With security enabled, users should connect to your Apache Tomcat server through https. You need a dummy certificate for this and you need to enable https traffic in your server.xml file. Please do the following:

  1. To create the dummy certificate, change directory to security\frank-runner\build\openjdk-8u232-b09\bin. Execute the following command there:

    security\frank-runner\build\openjdk-8u232-b09\bin> keytool -genkey -alias tomcat -keyalg RSA
  2. To enable https, edit security\frank-runner\build\apache-tomcat-7.0.100\conf\server.xml. Uncomment the following piece:

    <Connector port="8443" protocol="org.apache.coyote.http11.Http11Protocol"
        maxThreads="150" SSLEnabled="true" scheme="https" secure="true"
        clientAuth="false" sslProtocol="TLS" />

Now you can start the Frank!Runner.

  1. Please change directory to security\frank-runner and execute start.bat.

  2. Browse to http://localhost.

  3. Your browser shows a message that your site is not secure. This is true, because your certificate was not signed by a Certificate Authority. For your production environment, you need a real certificate from a Certificate Authority. Every browser hides an option to carry on nevertheless. Apply this option to continue.

  4. A dialog appears asking you to login, see below:

  5. Enter username frank and password frank, the credentials you configured in tomcat-users.xml. You should now see the Frank!Framework as shown below. You see an error that something is wrong with your security certificate, but you do enter the Frank!Console.

  6. In the main menu, click “Testing” to expand it (number 1 in the figure below):

  7. Click “Test Pipeline” (number 2). You see the page shown below:

  8. Select adapter “Example1Adapter” (number 1). Enter some dummy text in the Message field (number 2). Press “Send” (number 3).

  9. To the top-right, the following message appears:

  10. This message will normally be removed in about five seconds. You can see it longer by hovering over it.


    Restricting access to the Frank!Console is not sufficient in itself to implement security. You also need to restrict access to your Apache Tomcat configuration and installation files, and you need to restrict access to your Apache Tomcat server. If you have an external database, you also have to implement security on that. All this is beyond the scope of the Frank!Manual.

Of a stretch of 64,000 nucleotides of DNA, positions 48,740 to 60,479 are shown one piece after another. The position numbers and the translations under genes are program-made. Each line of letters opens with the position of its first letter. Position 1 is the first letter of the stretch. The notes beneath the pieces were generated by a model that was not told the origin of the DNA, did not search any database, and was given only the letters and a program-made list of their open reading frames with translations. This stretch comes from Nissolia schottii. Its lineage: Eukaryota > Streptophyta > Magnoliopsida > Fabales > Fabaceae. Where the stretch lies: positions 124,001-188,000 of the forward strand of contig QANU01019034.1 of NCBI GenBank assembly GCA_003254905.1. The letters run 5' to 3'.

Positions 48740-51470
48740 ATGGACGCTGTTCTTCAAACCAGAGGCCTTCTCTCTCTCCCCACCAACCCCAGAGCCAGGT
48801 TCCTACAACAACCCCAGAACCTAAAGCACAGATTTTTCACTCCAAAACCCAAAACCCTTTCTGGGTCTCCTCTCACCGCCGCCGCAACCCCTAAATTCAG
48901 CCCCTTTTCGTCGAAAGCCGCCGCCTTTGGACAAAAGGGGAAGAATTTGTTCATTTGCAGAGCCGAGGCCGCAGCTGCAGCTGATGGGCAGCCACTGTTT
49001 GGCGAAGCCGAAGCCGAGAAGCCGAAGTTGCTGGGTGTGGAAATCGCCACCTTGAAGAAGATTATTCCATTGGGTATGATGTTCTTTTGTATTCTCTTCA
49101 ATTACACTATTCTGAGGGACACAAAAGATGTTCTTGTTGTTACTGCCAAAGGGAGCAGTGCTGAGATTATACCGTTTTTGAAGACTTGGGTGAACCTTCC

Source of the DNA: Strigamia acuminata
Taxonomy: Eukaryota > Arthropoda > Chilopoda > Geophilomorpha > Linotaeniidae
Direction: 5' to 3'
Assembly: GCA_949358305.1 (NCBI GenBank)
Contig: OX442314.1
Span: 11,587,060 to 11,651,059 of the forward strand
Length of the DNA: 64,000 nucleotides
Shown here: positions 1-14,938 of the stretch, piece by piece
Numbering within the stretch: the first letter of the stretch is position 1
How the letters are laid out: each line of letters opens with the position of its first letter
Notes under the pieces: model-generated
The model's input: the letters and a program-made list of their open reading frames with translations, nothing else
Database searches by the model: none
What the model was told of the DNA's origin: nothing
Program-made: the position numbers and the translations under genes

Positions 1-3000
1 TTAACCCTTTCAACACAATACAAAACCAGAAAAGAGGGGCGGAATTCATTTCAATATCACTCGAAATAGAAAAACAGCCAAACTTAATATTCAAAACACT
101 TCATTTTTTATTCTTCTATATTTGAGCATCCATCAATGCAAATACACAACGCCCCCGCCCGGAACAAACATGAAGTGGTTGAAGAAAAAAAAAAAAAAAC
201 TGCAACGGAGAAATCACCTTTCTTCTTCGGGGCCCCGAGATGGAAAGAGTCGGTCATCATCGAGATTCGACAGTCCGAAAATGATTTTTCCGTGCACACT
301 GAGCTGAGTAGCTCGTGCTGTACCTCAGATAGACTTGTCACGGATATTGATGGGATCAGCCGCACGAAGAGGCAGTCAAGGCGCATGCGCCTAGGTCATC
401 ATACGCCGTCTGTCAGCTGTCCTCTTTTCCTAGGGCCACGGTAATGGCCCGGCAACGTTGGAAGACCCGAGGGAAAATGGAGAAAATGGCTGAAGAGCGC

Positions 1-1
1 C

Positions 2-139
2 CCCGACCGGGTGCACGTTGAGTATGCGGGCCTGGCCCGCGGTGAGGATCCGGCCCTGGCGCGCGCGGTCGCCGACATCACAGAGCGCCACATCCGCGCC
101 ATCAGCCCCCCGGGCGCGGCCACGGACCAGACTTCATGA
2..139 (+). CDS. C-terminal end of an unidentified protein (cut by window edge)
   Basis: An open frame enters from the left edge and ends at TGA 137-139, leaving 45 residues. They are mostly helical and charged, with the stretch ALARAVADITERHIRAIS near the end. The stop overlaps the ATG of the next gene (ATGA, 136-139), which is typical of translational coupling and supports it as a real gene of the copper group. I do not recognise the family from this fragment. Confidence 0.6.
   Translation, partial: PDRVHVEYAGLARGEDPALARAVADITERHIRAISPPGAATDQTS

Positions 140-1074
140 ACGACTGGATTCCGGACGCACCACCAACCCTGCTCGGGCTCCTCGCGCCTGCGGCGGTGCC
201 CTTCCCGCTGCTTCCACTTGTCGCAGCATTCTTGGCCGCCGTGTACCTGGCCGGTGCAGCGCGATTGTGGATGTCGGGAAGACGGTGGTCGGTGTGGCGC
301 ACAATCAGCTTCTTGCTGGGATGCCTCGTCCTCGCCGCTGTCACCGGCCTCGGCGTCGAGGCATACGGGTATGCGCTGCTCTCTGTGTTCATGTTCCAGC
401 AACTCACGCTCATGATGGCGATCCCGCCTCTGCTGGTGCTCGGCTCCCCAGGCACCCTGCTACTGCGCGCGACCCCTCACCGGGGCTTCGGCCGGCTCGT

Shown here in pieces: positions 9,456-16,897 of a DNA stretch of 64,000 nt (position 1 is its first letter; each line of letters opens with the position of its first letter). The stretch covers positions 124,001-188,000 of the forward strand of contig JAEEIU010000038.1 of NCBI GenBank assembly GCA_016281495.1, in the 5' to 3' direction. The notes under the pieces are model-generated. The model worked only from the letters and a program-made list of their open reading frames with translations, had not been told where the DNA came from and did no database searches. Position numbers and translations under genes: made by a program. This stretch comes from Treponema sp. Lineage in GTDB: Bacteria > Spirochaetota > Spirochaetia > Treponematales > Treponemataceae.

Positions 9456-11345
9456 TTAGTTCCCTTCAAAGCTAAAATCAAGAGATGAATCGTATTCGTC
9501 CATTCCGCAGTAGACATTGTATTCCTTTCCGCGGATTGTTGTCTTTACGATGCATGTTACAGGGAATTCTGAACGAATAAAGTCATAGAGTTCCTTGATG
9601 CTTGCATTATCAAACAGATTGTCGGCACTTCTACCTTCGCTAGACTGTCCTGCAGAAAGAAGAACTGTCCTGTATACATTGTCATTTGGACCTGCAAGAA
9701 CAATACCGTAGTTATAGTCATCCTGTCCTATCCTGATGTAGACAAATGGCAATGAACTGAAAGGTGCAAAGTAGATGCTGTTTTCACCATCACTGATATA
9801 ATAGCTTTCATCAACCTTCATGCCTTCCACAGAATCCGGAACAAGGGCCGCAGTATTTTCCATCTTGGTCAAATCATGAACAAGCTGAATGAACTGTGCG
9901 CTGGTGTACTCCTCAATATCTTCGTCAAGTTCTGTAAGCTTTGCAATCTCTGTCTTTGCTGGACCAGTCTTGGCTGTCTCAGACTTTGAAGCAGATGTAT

Overview of security roles

With the above tutorial, you learned how security is configured. Now we explain what options you have to restrict access to the Frank!Console. Your options follow from the roles that are defined within the Frank!Framework. See the following list:


Can call an Ibis WebserviceListener.


Can look in configurations, statistics and log files.


Can browse message logs, message stores and error stores, see section Processed Messages. Can resend or delete the messages in them. Can reload configurations and start and stop adapters. Has all IbisObserver permissions too.


Can do a full reload and has all IbisDataAdmin permissions.


Can execute jdbc query, send jms message, test a service and test a pipeline, has all IbisAdmin and IbisWebService permissions too.


“What is ‘Ibis’?”, you might ask. This comes from the time before the frankemwork was renamed to Frank!Framework. In that time, the brands “Ibis” and “Ibis Adapter Framework” were used. These names have not all been replaced by their Frank! equivalents.

You can assign these roles to users, as you did when you edited tomcat-users.xml. You assign a value to the roles attribute that is a comma-separated list of roles. Each role should be taken from the list.